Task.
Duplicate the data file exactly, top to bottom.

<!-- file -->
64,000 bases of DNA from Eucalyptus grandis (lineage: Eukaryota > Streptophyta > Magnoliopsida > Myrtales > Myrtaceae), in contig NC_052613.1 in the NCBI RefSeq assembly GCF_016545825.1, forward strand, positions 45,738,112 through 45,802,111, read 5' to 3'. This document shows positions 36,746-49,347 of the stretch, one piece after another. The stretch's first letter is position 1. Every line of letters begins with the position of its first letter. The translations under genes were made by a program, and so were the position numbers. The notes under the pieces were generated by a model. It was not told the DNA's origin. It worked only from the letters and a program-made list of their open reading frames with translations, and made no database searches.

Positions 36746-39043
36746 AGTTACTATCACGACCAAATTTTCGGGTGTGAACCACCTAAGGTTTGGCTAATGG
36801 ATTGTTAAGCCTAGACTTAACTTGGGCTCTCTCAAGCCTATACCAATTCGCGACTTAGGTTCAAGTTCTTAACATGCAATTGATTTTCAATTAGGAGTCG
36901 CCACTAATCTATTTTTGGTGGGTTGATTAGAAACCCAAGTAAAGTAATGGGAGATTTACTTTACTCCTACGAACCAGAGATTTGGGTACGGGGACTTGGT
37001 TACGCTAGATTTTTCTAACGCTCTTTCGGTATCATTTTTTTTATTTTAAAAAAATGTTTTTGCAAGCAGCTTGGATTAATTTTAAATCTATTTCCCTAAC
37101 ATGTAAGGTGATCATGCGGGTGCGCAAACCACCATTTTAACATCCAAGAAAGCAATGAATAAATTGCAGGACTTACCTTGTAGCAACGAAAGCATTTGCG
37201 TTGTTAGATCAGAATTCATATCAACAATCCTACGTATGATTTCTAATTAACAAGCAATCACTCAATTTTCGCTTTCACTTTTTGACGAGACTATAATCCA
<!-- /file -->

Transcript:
64,000 bases of DNA from Eucalyptus grandis (lineage: Eukaryota > Streptophyta > Magnoliopsida > Myrtales > Myrtaceae), in contig NC_052613.1 in the NCBI RefSeq assembly GCF_016545825.1, forward strand, positions 45,738,112 through 45,802,111, read 5' to 3'. This document shows positions 36,746-49,347 of the stretch, one piece after another. The stretch's first letter is position 1. Every line of letters begins with the position of its first letter. The translations under genes were made by a program, and so were the position numbers. The notes under the pieces were generated by a model. It was not told the DNA's origin. It worked only from the letters and a program-made list of their open reading frames with translations, and made no database searches.

Positions 36746-39043
36746 AGTTACTATCACGACCAAATTTTCGGGTGTGAACCACCTAAGGTTTGGCTAATGG
36801 ATTGTTAAGCCTAGACTTAACTTGGGCTCTCTCAAGCCTATACCAATTCGCGACTTAGGTTCAAGTTCTTAACATGCAATTGATTTTCAATTAGGAGTCG
36901 CCACTAATCTATTTTTGGTGGGTTGATTAGAAACCCAAGTAAAGTAATGGGAGATTTACTTTACTCCTACGAACCAGAGATTTGGGTACGGGGACTTGGT
37001 TACGCTAGATTTTTCTAACGCTCTTTCGGTATCATTTTTTTTATTTTAAAAAAATGTTTTTGCAAGCAGCTTGGATTAATTTTAAATCTATTTCCCTAAC
37101 ATGTAAGGTGATCATGCGGGTGCGCAAACCACCATTTTAACATCCAAGAAAGCAATGAATAAATTGCAGGACTTACCTTGTAGCAACGAAAGCATTTGCG
37201 TTGTTAGATCAGAATTCATATCAACAATCCTACGTATGATTTCTAATTAACAAGCAATCACTCAATTTTCGCTTTCACTTTTTGACGAGACTATAATCCA